Rev. William Smith was a minister of the Largs Church from 1644 till 1647- he died after just three years, a victim of the horrible plague that had struck Largs at the time. Hundreds fell victim to the disease, as medical science at the time was powerless to stop it. The plague brought about a burning fever, left the skin disfigured, paralyzed the body and wracked the victim with agonizing stomach cramps. Hundreds more fled Largs in an effort to avoid the plague, escaping to the hills on the upper reaches of Brisbane Glen and setting up makeshift huts of wood and turf.
At a time when victims could do nothing but wait for a long, agonizing death, the newly ordained minister tirelessly continued to serve them, even after he contracted the disease himself. Finally, at the young age of 28, he himself gave up the ghost, and was buried according to his wishes in the Brisbane Glen where he had lived and worked so lovingly and selflessly.
In the undulating stretches of Brisbane Glen’s emerald green fields stand two stone pillars with a gate of wrought iron between them, marked by a cross. Two great yew trees stand guard over this the entrance to his grave, a humble yet solemn tomb in the ground with a headstone to remind people of his life and service- a beautiful place of quiet contemplation.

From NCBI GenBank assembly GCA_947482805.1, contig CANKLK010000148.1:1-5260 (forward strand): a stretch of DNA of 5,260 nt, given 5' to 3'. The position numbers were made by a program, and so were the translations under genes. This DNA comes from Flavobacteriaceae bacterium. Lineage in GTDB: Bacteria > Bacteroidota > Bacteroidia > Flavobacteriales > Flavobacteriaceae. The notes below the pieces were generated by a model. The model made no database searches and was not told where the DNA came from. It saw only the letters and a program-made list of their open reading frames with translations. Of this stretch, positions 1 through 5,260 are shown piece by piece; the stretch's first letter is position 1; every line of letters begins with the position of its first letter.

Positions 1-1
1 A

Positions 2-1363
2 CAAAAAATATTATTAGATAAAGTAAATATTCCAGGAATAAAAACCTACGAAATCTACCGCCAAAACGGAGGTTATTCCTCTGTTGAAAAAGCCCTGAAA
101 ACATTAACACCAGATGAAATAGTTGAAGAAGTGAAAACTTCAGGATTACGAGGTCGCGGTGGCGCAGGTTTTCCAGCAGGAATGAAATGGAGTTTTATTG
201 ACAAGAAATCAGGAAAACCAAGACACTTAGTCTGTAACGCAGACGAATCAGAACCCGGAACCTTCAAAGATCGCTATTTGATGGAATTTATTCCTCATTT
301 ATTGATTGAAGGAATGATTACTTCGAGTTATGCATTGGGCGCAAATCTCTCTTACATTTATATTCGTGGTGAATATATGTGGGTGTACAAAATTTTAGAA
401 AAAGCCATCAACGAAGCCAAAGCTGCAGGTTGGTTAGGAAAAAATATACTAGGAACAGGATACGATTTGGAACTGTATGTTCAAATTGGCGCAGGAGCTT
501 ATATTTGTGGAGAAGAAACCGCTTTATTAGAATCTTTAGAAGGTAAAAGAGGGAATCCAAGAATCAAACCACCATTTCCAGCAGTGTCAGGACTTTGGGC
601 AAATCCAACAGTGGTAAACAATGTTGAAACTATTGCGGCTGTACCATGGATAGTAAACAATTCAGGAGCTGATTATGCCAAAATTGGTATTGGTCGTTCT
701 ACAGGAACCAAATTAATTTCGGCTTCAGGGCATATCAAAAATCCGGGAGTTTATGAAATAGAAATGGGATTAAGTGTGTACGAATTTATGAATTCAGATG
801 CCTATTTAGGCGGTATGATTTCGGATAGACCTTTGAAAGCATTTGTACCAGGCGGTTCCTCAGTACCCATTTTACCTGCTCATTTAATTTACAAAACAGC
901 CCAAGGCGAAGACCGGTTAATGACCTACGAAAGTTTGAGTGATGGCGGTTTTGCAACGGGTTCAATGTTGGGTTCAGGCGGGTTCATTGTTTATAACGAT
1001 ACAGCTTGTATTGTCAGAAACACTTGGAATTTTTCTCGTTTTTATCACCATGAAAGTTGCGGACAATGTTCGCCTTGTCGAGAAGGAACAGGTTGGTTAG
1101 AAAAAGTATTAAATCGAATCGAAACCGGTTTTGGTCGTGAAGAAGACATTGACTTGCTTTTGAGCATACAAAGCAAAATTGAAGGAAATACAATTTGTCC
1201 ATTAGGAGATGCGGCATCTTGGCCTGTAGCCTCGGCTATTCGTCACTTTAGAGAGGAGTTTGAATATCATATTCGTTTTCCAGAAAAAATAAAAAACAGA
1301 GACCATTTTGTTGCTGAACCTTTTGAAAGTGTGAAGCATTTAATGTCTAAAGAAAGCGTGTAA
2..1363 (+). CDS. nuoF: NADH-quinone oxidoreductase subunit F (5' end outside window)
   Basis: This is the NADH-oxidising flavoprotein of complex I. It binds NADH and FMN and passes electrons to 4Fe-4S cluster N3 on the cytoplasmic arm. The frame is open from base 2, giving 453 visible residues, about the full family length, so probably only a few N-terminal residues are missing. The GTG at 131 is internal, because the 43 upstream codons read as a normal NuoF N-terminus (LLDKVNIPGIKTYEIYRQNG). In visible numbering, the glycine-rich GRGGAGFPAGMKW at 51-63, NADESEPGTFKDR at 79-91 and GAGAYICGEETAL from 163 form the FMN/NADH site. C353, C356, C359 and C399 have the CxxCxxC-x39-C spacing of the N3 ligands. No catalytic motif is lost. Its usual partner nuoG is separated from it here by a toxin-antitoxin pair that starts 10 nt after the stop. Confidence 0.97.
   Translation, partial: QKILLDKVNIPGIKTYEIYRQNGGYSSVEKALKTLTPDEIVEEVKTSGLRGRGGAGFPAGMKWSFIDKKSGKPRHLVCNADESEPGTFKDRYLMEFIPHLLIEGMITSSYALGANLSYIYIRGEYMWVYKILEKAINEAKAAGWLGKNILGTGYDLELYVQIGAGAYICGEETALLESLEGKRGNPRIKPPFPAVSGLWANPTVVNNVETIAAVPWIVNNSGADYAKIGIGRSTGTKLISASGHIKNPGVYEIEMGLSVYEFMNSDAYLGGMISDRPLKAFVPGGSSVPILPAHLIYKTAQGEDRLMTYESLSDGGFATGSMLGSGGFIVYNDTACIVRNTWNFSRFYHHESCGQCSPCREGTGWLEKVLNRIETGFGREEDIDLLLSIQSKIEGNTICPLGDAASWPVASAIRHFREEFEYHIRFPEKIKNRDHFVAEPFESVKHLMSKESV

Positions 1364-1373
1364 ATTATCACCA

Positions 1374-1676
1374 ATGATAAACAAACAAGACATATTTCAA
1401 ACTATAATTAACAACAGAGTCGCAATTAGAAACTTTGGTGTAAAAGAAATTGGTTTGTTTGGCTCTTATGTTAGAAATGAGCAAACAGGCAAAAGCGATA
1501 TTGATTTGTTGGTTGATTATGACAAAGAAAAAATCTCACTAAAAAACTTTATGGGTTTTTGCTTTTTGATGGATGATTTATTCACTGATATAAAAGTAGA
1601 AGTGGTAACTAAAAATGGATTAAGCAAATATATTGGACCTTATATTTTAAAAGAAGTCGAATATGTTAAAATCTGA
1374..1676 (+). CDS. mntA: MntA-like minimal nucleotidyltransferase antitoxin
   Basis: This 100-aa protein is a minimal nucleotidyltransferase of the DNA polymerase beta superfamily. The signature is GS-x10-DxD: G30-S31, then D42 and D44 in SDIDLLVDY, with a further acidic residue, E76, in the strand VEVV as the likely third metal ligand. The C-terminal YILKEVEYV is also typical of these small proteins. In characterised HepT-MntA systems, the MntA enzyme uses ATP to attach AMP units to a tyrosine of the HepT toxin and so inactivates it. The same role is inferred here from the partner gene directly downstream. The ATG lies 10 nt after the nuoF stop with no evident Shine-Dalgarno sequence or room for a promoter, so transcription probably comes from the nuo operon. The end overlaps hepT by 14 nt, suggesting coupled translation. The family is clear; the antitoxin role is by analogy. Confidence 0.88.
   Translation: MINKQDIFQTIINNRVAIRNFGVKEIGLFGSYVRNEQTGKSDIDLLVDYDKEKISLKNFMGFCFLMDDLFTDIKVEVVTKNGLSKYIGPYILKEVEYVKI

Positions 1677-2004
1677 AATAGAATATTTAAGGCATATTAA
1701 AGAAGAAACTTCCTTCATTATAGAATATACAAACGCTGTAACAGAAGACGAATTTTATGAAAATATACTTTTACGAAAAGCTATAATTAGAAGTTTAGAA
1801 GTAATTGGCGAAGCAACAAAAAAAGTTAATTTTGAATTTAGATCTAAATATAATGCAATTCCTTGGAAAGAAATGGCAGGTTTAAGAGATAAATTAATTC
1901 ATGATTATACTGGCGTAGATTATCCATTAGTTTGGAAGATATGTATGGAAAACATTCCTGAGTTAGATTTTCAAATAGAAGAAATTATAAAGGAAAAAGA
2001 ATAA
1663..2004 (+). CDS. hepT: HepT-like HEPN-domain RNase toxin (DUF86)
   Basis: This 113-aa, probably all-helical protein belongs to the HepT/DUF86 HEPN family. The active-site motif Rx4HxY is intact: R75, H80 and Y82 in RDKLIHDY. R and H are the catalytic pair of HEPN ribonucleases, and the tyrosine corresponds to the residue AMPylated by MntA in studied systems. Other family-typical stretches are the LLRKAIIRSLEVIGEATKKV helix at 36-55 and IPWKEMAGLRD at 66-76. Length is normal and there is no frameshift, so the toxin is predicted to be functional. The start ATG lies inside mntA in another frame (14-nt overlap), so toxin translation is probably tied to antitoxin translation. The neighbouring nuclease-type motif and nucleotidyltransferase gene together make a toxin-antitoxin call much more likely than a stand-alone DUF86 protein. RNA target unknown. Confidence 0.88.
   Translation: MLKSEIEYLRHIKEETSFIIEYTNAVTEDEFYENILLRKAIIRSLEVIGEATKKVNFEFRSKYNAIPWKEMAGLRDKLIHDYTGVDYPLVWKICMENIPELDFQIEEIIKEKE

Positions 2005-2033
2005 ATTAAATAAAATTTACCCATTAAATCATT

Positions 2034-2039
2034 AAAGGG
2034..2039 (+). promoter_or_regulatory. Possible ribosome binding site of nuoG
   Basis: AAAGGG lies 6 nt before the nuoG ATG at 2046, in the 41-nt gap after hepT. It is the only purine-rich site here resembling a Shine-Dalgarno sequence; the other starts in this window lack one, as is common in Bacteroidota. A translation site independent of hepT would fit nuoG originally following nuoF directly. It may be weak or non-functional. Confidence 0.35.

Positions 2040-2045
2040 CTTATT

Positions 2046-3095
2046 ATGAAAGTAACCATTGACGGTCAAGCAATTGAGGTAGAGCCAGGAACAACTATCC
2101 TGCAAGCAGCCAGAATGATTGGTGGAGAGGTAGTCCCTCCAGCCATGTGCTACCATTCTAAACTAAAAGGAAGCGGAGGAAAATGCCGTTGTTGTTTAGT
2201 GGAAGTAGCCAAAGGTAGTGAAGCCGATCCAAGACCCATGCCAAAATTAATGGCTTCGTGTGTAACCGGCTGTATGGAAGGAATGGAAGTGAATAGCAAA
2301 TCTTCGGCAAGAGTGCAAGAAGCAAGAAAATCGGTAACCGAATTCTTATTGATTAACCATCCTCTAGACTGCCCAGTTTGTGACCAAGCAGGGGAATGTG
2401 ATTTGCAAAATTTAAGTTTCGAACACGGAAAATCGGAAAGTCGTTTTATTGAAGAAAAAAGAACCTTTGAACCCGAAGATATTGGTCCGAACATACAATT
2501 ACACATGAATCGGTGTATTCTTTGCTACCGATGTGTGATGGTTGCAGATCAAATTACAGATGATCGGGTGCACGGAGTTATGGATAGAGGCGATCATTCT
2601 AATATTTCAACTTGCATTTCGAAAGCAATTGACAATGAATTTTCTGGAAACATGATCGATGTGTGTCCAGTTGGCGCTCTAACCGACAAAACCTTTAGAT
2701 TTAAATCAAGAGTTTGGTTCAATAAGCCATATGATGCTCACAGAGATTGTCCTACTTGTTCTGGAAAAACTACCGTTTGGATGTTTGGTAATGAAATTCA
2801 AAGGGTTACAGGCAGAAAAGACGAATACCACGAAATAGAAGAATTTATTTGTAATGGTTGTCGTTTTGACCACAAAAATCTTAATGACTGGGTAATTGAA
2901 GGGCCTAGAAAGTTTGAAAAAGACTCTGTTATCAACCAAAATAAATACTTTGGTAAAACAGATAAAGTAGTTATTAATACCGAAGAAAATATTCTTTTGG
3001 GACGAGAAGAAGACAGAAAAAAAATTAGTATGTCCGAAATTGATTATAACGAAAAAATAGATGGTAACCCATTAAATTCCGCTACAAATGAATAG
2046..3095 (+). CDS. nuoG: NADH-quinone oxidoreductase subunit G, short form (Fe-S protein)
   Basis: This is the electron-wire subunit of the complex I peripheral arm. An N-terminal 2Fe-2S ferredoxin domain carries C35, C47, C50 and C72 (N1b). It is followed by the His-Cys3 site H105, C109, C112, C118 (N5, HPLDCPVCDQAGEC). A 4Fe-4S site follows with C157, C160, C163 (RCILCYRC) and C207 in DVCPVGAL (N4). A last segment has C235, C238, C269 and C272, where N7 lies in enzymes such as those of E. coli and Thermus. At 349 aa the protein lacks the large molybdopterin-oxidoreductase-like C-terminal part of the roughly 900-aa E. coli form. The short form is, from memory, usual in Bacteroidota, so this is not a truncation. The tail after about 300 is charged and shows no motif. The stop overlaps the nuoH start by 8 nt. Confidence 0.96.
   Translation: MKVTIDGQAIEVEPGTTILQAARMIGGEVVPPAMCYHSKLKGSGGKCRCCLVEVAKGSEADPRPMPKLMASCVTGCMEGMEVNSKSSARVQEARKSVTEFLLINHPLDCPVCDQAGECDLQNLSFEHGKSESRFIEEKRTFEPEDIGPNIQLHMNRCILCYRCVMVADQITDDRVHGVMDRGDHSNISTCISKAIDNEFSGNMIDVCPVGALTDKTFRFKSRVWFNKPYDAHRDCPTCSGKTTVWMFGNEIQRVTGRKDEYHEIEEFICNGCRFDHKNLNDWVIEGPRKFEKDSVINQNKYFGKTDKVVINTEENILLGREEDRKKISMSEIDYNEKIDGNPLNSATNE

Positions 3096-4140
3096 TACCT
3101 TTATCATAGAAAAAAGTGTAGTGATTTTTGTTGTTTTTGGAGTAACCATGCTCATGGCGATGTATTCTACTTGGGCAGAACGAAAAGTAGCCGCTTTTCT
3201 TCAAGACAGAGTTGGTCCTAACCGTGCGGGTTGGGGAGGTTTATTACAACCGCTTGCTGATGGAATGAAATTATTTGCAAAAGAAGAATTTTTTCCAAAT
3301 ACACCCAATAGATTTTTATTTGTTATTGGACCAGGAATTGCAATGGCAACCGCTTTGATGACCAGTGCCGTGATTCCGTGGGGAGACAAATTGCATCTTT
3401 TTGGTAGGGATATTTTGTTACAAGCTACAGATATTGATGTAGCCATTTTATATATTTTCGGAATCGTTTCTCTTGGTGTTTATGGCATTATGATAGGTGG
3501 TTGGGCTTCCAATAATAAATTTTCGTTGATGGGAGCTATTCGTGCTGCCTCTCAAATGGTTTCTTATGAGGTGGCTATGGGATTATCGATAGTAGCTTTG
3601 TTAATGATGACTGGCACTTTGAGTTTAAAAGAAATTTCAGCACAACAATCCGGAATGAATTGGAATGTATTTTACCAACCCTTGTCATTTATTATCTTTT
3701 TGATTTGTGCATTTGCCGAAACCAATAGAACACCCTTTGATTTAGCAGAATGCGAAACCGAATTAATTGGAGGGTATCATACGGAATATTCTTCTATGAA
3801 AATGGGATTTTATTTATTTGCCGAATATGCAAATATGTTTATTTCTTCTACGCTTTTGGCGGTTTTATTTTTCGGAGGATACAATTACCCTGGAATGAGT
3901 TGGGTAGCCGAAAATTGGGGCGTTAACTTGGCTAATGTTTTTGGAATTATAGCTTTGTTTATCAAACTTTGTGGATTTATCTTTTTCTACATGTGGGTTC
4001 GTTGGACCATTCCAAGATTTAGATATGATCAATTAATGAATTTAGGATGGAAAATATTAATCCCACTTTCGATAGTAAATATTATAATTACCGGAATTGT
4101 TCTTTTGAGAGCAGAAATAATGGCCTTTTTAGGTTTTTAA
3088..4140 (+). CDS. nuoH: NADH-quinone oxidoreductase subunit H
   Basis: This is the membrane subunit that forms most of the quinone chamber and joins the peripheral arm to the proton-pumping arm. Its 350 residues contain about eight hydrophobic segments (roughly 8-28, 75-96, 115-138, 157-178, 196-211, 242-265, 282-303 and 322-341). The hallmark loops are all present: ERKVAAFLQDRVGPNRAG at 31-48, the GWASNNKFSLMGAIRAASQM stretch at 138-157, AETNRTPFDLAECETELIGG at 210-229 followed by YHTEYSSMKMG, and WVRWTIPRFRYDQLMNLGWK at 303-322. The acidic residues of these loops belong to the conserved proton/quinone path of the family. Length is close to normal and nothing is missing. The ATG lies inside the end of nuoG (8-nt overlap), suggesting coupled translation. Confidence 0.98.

There is, however, a legend which says that should that the Reverend had made a prophecy on his deathbed- as long as the yew trees over the entrance do not intertwine their branches, the plague will never return to Largs. In the nineteenth century, there had been two severe outbreaks of cholera in the region… but no one knows whether the trees had come to touch at the time of the epidemics. All that anyone knows is that today, at least, the leaning branches still are far from each other… and that Largs remains happy, healthy and prosperous. Image: Flickr